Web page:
The dark does not destroy the light; it defines it. It’s our fear of the dark that casts our joy into the shadows.
~ Brene Brown
There are two major ways of defining “Tone” in photography.
Pity is they seem to get mixed up by under or over use.
Tone 1. The scientific measurement of the range of dark to light values in a photograph. Formally known as the Characteristic Curve.
The bane of photostudents in the days of filum, as it required astounding numbers of tests, peering through densitometers and calculations from log tables. Never a topic that people qued up to be the first in the door.
Tone 2. The pictorial use of dark through light to help establish mood and emotion. Light areas attract the eye, darker areas hold mystery.
Ms Brown, was no photographer, but out of her writings its possible to distill some fine photo-enhancing thoughts.
One of my fav photoshoppie, tool is the Circular Grad Tool. As best I can recall it didn’t make a Photoshop appearance until Photoshop 5 in 1998.
Highlight my subject. Lighten for emphasis, Darken for mystery. Use two, one for the subject and one for the backdrop and the eye of the viewer is both drawn and surrounded by the environment without losing the subject. At least that’s the theory.
Funny how, even having taught the use of the tool, there is always just one more trick up its sleeve.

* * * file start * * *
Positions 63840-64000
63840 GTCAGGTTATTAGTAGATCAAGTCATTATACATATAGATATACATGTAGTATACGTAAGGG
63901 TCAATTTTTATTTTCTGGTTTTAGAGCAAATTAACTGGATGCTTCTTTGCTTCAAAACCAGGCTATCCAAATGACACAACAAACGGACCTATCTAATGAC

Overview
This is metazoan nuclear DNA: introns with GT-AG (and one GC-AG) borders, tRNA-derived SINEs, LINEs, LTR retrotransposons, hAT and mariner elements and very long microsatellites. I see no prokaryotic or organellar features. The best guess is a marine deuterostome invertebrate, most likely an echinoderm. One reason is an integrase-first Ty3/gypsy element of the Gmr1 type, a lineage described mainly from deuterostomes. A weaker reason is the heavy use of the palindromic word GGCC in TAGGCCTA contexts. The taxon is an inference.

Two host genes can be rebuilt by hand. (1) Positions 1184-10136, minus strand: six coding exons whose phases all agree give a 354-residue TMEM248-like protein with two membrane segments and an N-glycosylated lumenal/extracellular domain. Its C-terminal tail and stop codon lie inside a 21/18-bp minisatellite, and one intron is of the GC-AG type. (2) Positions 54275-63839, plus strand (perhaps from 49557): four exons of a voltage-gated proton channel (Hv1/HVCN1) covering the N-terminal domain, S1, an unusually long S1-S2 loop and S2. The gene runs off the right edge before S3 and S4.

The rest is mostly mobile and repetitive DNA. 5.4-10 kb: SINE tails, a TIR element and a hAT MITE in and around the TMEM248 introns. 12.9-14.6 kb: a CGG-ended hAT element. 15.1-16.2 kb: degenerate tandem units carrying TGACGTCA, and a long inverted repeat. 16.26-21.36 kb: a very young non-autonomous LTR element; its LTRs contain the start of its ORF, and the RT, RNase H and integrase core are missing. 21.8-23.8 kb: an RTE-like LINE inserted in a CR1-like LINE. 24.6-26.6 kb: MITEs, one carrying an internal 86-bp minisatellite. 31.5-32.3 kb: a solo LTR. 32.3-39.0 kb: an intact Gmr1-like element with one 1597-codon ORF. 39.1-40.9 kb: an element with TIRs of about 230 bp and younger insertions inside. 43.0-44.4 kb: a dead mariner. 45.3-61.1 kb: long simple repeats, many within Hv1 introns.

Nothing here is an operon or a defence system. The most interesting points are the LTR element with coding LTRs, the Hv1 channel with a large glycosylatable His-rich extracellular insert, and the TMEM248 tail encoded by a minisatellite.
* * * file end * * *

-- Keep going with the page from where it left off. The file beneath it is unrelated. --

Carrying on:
I was browsing the awesome book, THE DIGITAL NEGATIVE by the equally awesome Jeff Schewe, (my copy is dog-eared and bursting with postalnotes.) and noticed a technique of resizing each individual side of the Grad Tool when it’s been drawn. Oh, dear, how come I didn’t know that already. Big grins.
As a lot of my current softer feel technique is based around the use of the tool, I was somewhat taken back that I hadn’t noticed this small technique.
For the interested, draw the grad as normal, hold down the Alt key and each of the ‘handles’ is independently moveable to match the need of the subject.
I’d chosen this image sometime ago to match the good Ms Brown’s quote, so decided that it fitted well with the tonal series. Bring out the best of the red and orange in her dress and keep the green behind muted and job is done.